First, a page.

Recently I have been working on the visual design for RCS (which stands for rich communications service) group chat. While working on the “Group Info” screen, we found ourselves wondering what the best way to display an online/offline status. Some of us thought text would be more explicit but others thought it adds more noise to the screen. We decided that we needed some real data in order to make the best decision.
Usually our user testing is done by a designated Researcher but usually their plates are full and projects bigger, so I decided to make my first foray into user testing. I got some tips from designers who had more experience with user testing on our cloud team; Maria Vrachni, Carla Berkers and Luca Paulina.
I then set about finding my user testing group. I chose 5 people to start with because you can uncover up to 80% of usability issues from speaking to 5 people. I tried to recruit a range of people to test with and they were:
- Billy: software engineer, very tech savvy and tech enthusiast.
- Magda: Our former PM and very familiar with our product and designs.
- Stefanie: Our Office Manager who knows our products but not so familiar with our designs.
- Rodney: Our IS Associate who is tech savvy but not familiar with our design work
- Ben: A copyeditor who has no background in tech or design and a light phone user.
The tool I decided to use was Invision. It has a lot of good features and I already had some experience creating lightweight prototypes with it. I made four minimal prototypes where the group info screen had a mixture of dots vs text to represent online status and variations on placement. I then put these on my phone so my test subjects could interact with it and feel like they were looking at a full fledged app and have the same expectations.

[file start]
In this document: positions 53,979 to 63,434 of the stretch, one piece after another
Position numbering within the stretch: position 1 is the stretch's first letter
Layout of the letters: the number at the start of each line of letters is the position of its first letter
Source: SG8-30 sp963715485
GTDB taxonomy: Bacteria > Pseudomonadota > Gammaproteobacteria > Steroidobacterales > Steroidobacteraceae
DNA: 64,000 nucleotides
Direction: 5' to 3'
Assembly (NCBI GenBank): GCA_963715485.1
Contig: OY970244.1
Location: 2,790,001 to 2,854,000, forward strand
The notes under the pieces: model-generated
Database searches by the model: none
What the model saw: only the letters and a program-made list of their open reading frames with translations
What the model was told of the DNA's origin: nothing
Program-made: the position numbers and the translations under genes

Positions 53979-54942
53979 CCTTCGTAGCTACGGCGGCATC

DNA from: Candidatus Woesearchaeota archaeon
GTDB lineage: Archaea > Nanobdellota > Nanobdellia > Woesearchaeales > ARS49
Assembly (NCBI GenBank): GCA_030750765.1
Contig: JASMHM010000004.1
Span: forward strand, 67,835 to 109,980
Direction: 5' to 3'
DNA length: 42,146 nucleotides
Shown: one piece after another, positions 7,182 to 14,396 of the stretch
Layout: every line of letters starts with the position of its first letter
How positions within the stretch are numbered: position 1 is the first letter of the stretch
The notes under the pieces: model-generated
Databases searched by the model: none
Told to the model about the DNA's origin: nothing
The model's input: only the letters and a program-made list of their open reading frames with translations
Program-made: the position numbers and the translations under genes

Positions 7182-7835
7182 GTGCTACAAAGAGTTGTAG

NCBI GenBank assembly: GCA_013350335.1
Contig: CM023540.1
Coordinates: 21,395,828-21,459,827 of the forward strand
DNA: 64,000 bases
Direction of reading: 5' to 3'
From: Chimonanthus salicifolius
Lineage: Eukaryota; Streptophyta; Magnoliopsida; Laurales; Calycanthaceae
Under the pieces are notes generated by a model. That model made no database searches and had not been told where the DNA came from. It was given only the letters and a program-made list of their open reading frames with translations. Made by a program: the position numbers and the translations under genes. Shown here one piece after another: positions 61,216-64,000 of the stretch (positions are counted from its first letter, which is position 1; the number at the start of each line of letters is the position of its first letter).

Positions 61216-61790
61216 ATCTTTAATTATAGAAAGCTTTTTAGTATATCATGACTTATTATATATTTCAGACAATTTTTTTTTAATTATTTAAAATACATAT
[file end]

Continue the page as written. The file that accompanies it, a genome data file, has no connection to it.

During testing, I made sure not to ask my subjects any leading questions. I only asked them very broad questions like “Do you see everything you expect to on this page?” “Is anything unclear?” etc. When testing, it’s important not to lead the test subjects so they can be as objective as possible. Keeping this in mind, it was interesting to to see what the testers noticed and brought up on their own and what patterns arise.
My findings were as follows:
Online status: Text or Green Dot
Unanimously they all preferred online status to be depicted with colour and 4 out of 5 preferred the green dot rather than text because of its scannability.
Online status placement:
This one was close but having the green dot next to the avatar had the edge, again because of its scannability. One tester preferred the dot next to the arrow and another didn’t have a preference on placement.
What was also interesting is that three out of the four thought “pending” had the wrong placement. They felt it should have the same placement as online and offline status.
Overall, it was very interesting to collect real data to support our work and looking forward to the next time which will hopefully be bigger in scope.